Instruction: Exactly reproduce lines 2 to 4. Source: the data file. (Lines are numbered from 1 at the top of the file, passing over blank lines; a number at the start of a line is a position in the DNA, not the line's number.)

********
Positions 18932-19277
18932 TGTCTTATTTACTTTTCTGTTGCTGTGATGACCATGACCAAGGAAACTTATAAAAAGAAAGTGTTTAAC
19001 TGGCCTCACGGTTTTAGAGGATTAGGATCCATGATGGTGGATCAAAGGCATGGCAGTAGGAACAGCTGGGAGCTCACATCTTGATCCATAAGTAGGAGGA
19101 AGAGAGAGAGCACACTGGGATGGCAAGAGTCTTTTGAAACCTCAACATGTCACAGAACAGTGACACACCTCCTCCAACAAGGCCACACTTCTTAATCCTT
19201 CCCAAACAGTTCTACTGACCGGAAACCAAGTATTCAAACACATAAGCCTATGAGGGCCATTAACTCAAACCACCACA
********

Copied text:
18932 TGTCTTATTTACTTTTCTGTTGCTGTGATGACCATGACCAAGGAAACTTATAAAAAGAAAGTGTTTAAC
19001 TGGCCTCACGGTTTTAGAGGATTAGGATCCATGATGGTGGATCAAAGGCATGGCAGTAGGAACAGCTGGGAGCTCACATCTTGATCCATAAGTAGGAGGA
19101 AGAGAGAGAGCACACTGGGATGGCAAGAGTCTTTTGAAACCTCAACATGTCACAGAACAGTGACACACCTCCTCCAACAAGGCCACACTTCTTAATCCTT